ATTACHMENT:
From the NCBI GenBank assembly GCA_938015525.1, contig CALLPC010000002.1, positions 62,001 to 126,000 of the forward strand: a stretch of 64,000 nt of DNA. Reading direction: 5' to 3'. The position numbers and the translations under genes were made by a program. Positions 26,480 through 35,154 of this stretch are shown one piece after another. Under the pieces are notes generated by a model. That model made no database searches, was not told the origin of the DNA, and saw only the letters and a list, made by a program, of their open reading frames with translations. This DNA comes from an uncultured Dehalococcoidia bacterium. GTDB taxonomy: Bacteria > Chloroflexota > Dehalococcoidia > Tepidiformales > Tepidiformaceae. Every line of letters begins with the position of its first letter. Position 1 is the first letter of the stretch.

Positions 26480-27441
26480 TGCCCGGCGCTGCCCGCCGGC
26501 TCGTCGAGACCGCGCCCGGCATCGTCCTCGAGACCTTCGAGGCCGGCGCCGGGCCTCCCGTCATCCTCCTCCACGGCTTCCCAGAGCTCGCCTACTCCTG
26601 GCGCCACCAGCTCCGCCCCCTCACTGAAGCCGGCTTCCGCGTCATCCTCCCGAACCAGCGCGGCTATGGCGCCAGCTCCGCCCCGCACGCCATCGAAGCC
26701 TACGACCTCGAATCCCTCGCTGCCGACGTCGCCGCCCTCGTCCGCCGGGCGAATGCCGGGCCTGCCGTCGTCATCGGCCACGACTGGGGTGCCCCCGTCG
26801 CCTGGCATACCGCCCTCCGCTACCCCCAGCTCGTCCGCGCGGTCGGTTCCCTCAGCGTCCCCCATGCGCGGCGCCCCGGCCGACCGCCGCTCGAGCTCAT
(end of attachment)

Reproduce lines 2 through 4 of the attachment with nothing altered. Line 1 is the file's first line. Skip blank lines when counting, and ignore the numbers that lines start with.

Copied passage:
Positions 26480-27441
26480 TGCCCGGCGCTGCCCGCCGGC
26501 TCGTCGAGACCGCGCCCGGCATCGTCCTCGAGACCTTCGAGGCCGGCGCCGGGCCTCCCGTCATCCTCCTCCACGGCTTCCCAGAGCTCGCCTACTCCTG